Beyond Trafficking and Slavery

Written by Olivia Arigho-Stiles on . Posted in Current publications, Publications

_cover-Beyond Trafficking and Slavery. Julia O’Connell Davidson & Neil Howard (eds). (Open Democracy, 2015)

Trafficking, forced labour and slavery have emerged as major issues in today’s global milieu. It is near universally accepted by governments, NGOs and civil society that they have no place in societies which profess to be advanced and democratic. But how best to interpret the causes of, and eradicate these phenomena is much less agreed upon.

Neil Howard, a Marie Curie Fellow at the EUI is one of seven academics who have compiled an e-syllabus entitled Beyond Trafficking and Slavery to offer a trenchant criticism not only of exploitative practices, but also orthodox interpretations of their cause.

Speaking to EUI Times, Howard explains, “We came together frustrated at the fact that dominant scholarship and media usage of scholarship does not focus on exploitation in a politicised fashion. It has very narrow, themed critiques and not systemic analyses of why these things happen. We critique the structures of capitalism, patriarchy and white supremacy.”

Available to read on the Open Democracy website, Howard hopes that the e-Syllabus will be accessible to a broad section of academics, activists and practitioners. He adds, “We wanted to change the dominant narrative and put critical scholarship in the public domain in order to politicise the common narrative that explains this phenomena.” The e-syllabus hence aims to bridge the gulf between academic research and political activism, and to resonate with readers from a plurality of backgrounds.

The academics have all conducted extensive empirical research with children and adults who have been subject to the exploitation labelled as forced labour and trafficking. Their aim is to amplify the voices of those who are often left out of discourse on trafficking, or have their agency removed through predominating ‘victim’ tropes.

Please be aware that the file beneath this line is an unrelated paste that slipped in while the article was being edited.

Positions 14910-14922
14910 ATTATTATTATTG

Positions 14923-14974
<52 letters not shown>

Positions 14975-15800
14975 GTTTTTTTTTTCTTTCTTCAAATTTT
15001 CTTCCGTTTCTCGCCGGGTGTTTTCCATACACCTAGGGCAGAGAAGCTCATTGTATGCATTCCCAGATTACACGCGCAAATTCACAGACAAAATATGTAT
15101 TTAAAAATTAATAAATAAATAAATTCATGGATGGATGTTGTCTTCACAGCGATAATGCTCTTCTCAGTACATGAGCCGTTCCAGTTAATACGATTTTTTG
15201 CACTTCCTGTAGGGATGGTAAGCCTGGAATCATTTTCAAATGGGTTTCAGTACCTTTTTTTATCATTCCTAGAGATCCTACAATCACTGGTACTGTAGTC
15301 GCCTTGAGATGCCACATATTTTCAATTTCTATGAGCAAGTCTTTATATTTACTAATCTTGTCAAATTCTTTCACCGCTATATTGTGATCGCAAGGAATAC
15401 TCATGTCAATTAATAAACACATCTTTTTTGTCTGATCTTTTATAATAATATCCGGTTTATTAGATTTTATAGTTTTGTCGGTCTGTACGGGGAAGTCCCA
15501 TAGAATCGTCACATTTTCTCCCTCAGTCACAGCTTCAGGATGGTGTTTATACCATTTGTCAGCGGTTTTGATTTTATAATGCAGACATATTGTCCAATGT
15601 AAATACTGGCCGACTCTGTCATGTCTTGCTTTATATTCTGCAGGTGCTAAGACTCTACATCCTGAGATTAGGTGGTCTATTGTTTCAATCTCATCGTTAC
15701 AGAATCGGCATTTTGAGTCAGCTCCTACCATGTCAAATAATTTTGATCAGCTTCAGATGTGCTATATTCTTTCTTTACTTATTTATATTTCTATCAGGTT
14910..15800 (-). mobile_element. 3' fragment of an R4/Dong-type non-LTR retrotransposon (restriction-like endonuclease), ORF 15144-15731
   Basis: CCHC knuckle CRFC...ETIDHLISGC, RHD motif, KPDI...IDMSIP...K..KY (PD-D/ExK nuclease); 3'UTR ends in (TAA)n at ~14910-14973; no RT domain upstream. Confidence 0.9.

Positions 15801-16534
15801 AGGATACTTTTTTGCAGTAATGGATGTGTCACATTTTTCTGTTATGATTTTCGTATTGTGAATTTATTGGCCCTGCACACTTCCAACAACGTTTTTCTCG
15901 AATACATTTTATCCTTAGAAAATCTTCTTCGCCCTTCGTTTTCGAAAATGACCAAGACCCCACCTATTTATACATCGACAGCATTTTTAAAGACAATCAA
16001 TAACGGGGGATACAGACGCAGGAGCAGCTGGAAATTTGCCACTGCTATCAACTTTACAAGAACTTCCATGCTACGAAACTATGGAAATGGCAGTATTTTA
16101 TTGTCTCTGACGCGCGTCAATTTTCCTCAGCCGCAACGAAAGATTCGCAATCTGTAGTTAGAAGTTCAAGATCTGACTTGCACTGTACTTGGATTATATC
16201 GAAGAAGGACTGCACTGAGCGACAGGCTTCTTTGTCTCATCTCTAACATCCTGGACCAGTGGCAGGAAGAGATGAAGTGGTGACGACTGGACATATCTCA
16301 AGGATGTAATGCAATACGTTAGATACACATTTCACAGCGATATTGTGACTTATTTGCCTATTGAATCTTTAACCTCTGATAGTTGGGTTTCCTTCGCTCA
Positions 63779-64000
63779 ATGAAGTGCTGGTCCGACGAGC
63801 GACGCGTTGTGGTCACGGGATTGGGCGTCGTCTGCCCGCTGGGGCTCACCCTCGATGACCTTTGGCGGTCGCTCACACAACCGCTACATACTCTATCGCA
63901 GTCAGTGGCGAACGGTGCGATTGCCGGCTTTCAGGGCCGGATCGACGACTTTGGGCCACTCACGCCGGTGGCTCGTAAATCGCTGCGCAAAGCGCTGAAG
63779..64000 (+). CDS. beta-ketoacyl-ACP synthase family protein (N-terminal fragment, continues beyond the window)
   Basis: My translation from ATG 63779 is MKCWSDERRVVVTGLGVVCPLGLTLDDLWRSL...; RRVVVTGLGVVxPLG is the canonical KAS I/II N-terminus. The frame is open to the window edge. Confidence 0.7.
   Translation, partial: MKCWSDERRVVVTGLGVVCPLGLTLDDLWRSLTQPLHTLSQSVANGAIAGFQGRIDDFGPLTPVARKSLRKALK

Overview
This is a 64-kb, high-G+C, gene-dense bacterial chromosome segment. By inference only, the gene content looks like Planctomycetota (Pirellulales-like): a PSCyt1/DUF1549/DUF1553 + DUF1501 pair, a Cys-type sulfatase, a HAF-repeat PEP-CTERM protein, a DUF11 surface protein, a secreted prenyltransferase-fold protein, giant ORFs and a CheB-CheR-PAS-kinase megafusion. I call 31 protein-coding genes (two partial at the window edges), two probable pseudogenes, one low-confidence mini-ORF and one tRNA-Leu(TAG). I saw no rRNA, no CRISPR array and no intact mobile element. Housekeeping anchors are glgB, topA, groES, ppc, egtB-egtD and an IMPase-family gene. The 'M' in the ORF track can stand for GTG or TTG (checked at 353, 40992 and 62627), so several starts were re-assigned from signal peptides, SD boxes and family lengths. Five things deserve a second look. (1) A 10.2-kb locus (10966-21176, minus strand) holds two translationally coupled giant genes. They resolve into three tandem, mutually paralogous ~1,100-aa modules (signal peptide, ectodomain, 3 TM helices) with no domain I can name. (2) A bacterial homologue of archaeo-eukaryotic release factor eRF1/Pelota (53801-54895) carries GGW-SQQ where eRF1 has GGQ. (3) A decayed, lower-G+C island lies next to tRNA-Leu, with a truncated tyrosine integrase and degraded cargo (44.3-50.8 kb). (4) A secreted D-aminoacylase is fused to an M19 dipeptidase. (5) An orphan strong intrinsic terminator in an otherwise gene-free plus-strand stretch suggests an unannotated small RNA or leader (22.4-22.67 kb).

In Beyond Trafficking and Slavery, gender additionally emerges as a crucial theme. In the mainstream media, women are often portrayed in sensational ways as young, innocent and uniquely susceptible to forced prostitution. As Howard outlines, “in a very basic way, we problematize notions of vulnerability that reduce women (or womanhood) solely to vulnerability and hold women in the position of classically patriarchal passivity. So that includes the iconography of women in chains and bondage which denotes passivity and plays into patriarchal orientalist fantasies. We emphasise women’s agency and their collective organisation.”

Likewise, Howard emphases that men are also exploited in gendered labour, and that the gender dimensions of exploitation are more expansive than sometimes perceived. “Gendered exploitation includes care work and household reproduction. These gendered construction of capitalism goes far beyond notions of sexual slavery”, he points out.

Beyond Trafficking and Slavery therefore offers a spirited contribution to current debates on forced labour and exploitation in the world. Providing analyses that contest dominant narratives adopted by media and policymaking organisations, the e-syllabus also affirms the holistic importance of gender in understanding these phenomena.

Tags: , , ,